Mulching is one of the best things you can do for your garden. A mulch is simply a layer of goodness spread on top of the soil and offers lots of benefits.

Mulching should be done when the soil is warm and moist, before the first frosts (spring and autumn are perfect). Don’t mulch cold, wet ground. If you don’t get time to mulch in autumn before the frosts set in, don’t despair — you can still do it in spring once the ground has warmed up.

It feeds the soil and improves its structure, keeps plant roots protected when the weather turns icy, and helps to suppress all those weeds waiting to spring into action when spring returns.

Mulching The Soil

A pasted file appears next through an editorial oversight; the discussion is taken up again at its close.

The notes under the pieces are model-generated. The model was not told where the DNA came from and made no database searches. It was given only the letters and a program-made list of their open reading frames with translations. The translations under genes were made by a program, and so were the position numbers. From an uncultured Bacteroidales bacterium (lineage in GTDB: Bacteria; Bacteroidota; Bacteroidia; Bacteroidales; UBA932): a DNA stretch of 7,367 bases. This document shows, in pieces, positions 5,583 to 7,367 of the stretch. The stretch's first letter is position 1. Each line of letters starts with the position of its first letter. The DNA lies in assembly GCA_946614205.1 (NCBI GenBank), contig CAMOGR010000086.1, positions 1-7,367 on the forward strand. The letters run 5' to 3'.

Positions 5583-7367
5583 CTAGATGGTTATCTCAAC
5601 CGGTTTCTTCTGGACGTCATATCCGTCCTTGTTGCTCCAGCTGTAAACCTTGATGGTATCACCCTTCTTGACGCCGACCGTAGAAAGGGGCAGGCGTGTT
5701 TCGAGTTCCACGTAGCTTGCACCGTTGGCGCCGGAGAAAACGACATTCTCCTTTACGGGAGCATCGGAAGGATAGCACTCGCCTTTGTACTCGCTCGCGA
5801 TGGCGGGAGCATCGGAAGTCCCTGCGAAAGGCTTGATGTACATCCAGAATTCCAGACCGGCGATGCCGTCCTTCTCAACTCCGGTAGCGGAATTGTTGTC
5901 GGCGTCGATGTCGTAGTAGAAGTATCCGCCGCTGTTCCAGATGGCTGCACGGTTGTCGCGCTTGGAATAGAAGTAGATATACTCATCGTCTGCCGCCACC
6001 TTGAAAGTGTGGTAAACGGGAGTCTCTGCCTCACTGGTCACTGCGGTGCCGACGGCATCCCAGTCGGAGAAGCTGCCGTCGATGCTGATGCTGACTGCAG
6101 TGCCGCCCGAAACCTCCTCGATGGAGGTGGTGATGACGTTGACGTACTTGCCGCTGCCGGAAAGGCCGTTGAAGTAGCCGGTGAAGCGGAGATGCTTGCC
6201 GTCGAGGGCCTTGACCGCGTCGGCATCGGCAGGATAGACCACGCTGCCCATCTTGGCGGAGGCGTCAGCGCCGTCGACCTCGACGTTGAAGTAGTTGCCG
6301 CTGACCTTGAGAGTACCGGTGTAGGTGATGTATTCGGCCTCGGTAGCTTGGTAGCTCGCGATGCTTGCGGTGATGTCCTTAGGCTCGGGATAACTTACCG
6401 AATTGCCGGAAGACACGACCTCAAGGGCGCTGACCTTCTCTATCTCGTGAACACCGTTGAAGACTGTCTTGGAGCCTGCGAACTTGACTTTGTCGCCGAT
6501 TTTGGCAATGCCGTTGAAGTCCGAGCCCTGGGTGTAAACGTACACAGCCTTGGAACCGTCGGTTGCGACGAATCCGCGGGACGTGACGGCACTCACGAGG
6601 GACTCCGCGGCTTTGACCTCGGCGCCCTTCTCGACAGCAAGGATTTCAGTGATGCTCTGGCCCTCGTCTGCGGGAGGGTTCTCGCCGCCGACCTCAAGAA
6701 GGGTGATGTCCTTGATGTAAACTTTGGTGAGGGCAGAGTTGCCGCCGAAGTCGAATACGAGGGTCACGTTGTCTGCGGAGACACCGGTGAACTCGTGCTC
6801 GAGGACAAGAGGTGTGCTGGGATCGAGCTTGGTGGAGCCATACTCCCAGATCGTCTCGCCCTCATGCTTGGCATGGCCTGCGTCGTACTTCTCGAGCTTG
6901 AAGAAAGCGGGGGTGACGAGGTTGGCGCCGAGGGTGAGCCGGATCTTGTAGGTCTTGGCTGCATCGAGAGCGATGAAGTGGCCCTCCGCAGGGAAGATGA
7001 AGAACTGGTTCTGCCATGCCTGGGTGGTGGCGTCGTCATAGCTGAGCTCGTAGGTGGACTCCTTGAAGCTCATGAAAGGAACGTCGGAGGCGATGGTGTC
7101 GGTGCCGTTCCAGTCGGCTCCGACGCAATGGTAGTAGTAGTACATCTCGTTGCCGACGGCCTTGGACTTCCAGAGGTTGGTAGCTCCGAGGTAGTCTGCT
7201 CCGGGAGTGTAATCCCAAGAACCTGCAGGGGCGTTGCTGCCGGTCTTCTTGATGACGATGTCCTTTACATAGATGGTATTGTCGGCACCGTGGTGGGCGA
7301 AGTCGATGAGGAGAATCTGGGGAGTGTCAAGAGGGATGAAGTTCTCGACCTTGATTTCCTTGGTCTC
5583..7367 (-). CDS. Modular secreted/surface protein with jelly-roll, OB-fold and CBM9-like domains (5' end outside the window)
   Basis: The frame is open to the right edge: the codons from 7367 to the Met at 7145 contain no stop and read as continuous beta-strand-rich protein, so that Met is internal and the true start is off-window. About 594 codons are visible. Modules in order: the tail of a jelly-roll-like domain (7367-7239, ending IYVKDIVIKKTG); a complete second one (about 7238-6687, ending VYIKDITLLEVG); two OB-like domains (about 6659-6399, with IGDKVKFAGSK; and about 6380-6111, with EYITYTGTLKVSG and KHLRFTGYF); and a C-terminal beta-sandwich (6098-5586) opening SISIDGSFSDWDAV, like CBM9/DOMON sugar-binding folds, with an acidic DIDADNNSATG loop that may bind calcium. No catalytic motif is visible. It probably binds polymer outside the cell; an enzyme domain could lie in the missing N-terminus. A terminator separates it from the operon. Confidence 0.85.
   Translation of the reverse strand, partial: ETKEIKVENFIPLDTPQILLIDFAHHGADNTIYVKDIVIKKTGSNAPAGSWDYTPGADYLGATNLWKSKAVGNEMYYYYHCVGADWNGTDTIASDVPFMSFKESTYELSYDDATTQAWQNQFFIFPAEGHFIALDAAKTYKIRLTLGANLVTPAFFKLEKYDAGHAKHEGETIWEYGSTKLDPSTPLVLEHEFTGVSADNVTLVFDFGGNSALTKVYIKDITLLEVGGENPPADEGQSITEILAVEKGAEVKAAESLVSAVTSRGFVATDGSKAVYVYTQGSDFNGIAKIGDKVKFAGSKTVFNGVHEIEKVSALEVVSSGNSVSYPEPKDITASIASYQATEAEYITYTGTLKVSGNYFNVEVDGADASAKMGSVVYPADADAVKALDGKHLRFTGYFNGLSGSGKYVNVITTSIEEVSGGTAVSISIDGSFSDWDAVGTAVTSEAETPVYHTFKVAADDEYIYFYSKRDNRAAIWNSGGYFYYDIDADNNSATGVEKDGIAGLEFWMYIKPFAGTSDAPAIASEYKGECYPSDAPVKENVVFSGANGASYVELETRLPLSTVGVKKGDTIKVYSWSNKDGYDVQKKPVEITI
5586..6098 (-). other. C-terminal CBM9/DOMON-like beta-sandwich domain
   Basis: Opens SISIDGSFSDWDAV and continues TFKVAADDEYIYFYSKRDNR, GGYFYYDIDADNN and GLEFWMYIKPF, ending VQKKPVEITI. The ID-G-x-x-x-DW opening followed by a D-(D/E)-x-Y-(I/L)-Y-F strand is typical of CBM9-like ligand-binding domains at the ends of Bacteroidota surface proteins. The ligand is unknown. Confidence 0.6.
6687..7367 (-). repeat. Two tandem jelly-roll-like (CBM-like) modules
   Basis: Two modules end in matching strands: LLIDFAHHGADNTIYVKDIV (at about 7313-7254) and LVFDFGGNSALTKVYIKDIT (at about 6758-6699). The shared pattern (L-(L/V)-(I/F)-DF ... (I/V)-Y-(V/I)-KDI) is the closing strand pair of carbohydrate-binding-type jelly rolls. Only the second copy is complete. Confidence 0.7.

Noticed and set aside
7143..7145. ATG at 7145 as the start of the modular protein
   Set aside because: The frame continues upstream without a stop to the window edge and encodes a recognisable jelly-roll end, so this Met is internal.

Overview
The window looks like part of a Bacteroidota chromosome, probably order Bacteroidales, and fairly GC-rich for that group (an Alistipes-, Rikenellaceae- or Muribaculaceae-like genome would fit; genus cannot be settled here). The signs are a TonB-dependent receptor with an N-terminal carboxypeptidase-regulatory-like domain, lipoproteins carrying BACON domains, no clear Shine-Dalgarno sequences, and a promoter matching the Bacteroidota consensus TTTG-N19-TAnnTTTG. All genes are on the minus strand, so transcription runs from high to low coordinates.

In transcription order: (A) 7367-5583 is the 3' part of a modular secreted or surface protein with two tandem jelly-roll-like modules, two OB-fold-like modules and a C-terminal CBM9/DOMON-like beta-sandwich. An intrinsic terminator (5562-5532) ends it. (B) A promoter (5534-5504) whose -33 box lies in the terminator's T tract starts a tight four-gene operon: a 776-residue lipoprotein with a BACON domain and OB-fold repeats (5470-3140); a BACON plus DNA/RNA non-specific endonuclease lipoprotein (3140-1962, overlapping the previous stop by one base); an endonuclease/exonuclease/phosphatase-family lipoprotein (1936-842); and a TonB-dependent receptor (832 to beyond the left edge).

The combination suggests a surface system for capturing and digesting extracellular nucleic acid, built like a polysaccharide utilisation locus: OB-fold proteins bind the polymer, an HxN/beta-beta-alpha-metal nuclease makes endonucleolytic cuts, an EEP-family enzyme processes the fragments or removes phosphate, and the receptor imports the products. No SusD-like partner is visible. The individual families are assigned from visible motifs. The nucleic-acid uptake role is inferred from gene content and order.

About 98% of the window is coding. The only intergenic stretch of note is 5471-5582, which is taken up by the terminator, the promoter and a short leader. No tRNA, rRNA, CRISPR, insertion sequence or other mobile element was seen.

How to mulch…

Make sure the soil is moist and weed-free, then spread a layer of mulch, ideally at least 5cm (2 in) thick, across beds and around trees and shrubs. Take care not to mulch right up against woody stems and trunks, and don’t smother low-growing ground cover plants. When mulching around trees, mulch the whole area under the tree’s canopy.

Which mulch to choose…

There are lots of different mulches to choose from, all giving great benefits and making your beds look neat and well-tended as well.

These mulches work wonders for shrubs and perennials:

  • Leaf mould.
  • Garden compost.
  • Straw
  • Well rotted farmyard manure
  • Spent mushroom compost. A word of warning — don’t use spent mushroom compost around acid-loving plants like azaleas, camellias and Japanese maples, as it contains lime, which makes the soil alkaline

And for shrubs and trees:

  • Woodchip. This is exceptionally good at suppressing weeds, but it does use up nitrogen from the top layer of soil as it breaks down, which is why it’s best used around shrubs and trees, which have deep roots.